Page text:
Are you pregnant? Congrats! But let's get real. There is so much noise when you become pregnant -- constantly being told by everyone around you (most of the time unsolicited!) what you can or can't do. But what you don't always hear is the 'why'. Why do you really need to worry about this or that and what can you shrug off as an old wives tale.There is an unnecessary fear mongering that happens when you are pregnant. Luckily, it is also very likely that you have been recommended the book "Expecting Better" by Emily Oster, by other moms.
Emily Oster is a professor of Economics at Brown University, as well as a mom to two kids. We love this book for it's no-BS approach to having a healthy, relaxed pregnancy at the same time.
This spring, she released her second book, "Cribsheet", which focuses on a child's development in the first few years of life.
In each book, she brings economic thinking, presenting data and information in order to empower her readers make their own decisions around maternity and parenting dilemmas. She's quick to remind us that there's no one "right" decision but more like a lot of "good" decisions as it's based on individual family circumstances. So something that worked for one kid or one family, may not be the best decision for another (stop the mom-shaming!). In a world that's full of unwanted opinions, time-strapped doctors meetings and click-bait articles, Emily's books are a breath of fresh air.
We're thrilled to have her on Team Bloomwell and to share with you our conversation. Enjoy!
Tell us about how you became an economist focused on health, children and parenthood? I definitely became an economist first, and initially I studied health in developing countries. But I've always been very interested in the "health" part of health economics so it was a natural fit to turn some of those skills to pregnancy when I actually got pregnant. The book (the first, and then the second) sort of snowballed from these interests. I have found that, among other things, I really enjoy writing for a broader audience of non-economists, so the books are fun to do.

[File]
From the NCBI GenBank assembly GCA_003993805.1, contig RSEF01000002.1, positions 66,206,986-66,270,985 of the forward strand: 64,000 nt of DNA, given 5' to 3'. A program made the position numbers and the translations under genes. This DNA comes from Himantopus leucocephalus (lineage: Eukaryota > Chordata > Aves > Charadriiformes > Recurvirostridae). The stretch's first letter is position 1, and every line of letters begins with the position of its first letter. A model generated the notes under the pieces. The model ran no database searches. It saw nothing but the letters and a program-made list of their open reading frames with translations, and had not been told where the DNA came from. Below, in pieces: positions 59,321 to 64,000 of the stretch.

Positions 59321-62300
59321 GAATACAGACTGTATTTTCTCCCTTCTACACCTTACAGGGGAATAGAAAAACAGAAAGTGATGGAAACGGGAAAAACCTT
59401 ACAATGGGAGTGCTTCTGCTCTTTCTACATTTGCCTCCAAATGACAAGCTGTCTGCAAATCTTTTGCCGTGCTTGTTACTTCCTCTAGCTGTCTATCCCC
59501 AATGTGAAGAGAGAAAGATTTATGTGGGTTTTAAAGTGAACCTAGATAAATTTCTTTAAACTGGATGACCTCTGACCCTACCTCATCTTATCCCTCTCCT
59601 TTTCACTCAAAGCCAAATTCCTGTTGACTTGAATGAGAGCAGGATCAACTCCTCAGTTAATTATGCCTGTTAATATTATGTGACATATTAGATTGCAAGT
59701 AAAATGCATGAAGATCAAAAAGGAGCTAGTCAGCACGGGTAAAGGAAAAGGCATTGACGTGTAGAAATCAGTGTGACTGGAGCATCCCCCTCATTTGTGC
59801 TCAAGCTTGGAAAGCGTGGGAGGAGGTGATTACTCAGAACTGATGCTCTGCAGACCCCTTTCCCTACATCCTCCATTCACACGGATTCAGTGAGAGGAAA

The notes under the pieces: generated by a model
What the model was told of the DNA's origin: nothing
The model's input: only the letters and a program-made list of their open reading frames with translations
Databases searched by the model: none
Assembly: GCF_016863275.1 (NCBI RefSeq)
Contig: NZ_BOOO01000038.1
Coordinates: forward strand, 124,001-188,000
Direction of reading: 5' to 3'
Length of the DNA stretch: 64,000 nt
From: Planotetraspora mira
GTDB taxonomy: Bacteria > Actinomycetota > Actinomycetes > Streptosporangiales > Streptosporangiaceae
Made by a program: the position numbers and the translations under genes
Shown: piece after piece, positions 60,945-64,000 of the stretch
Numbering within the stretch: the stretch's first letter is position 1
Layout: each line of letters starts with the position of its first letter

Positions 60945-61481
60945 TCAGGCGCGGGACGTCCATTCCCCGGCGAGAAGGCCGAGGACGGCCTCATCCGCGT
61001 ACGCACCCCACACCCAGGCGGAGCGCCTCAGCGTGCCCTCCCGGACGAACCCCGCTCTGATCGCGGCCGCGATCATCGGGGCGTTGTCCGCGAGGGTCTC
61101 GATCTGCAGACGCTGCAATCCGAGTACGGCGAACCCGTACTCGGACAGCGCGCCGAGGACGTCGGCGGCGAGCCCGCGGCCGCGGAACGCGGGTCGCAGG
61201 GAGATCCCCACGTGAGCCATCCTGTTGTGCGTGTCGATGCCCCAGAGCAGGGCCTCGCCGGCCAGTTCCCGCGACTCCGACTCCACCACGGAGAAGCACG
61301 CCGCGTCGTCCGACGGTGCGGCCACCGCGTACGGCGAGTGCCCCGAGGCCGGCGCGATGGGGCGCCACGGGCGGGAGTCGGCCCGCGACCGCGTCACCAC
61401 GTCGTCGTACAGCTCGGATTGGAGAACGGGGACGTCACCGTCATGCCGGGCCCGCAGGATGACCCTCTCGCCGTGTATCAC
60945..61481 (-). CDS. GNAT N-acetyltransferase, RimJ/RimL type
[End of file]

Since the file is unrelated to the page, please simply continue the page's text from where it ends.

The needs of modern parenting have led to some wonderful conversations in the public sphere about parental leave policies and workplace flexibility, but there is so much more we need to do. What needs to happen to influence or lead the way for more change?
How much space do you have?! For one, universal parental leave - both parents,
guaranteed paid, for at least 8 weeks - which would apply not just to those of us lucky enough to work at flexible employers. But beyond this I think we need to work on normalizing parenting, not just during the baby period. We need to be able to recognize the constraints that parents of younger children face in terms of their time. How can we provide people the flexibility to be around for dinner and bedtime? Do we really have to have in-person meetings at 6:30 pm? Why not on the phone at 8:30? Or at 4:30? I think this is important for employers as well as parents, since good people will be lost from a firm if they cannot make it work.
After two successful parenting books, can you give us a sneak peek into what’s next? We heard it’s around food!?
Wait, what? I think you're like my agent. What is next at the moment is more of my "real" academic job; I started teaching after being off this spring. I am not sure about another book. As I've said in a few interviews, I do not think I'll do one on older children, for a bunch of reasons. I've toyed with something on diet, which is more closely linked with my academic work, but I'm not sure I yet see an angle.
It’s been 5 years since Expecting Better came out. What is the most common comment or question you receive from new moms?
A lot of moms write to say the book was relaxing, which is wonderful since that was a big part of my goal. I get a lot of questions about conception, actually, and especially about the data around infertility. This is an interesting area where I think there is a hunger for better evidence, although the research isn't as good as I wish it was for answering their questions.
What is the best piece of advice - in work or life- you’ve received?
In the area of work/life balance: Make sure you have a plan for when the nanny is out sick, so you are not fighting in the moment with your spouse about whose job is more important. My friend Nancy told me that before Penelope was born. She was really, really right.
Tell us about your friendship with Amy Schumer? How did it come to be? Are you on a texting basis with her?
I like to joke that Amy Schumer is my friend although I'm not sure she would quite describe it like that! She has been super, super supportive of the books - she read Expecting Better and liked it while pregnant - and I'm really, really grateful. I did get to meet her when I did her podcast and she is just as funny and nice and real in person as she seems in her public life. However, we are not on texting basis :)
Hot Seat Questions:
Favorite vacation Spot? South of France (when I'm lucky...)
Best book You’ve Read recently? The Queen, by Josh Levin. It came out this summer and I got to read a galley. So, so good.
Biggest Oh S*!t Parenting Moment When I had to move seats on an airplane because someone shouted "SHUT UP!" at my two year old.
If you have an hour to yourself…what do you do? Cup of tea, book
Last one! What Bloomwell piece would you choose first or give to your bff? The Jana top (launching this fall!)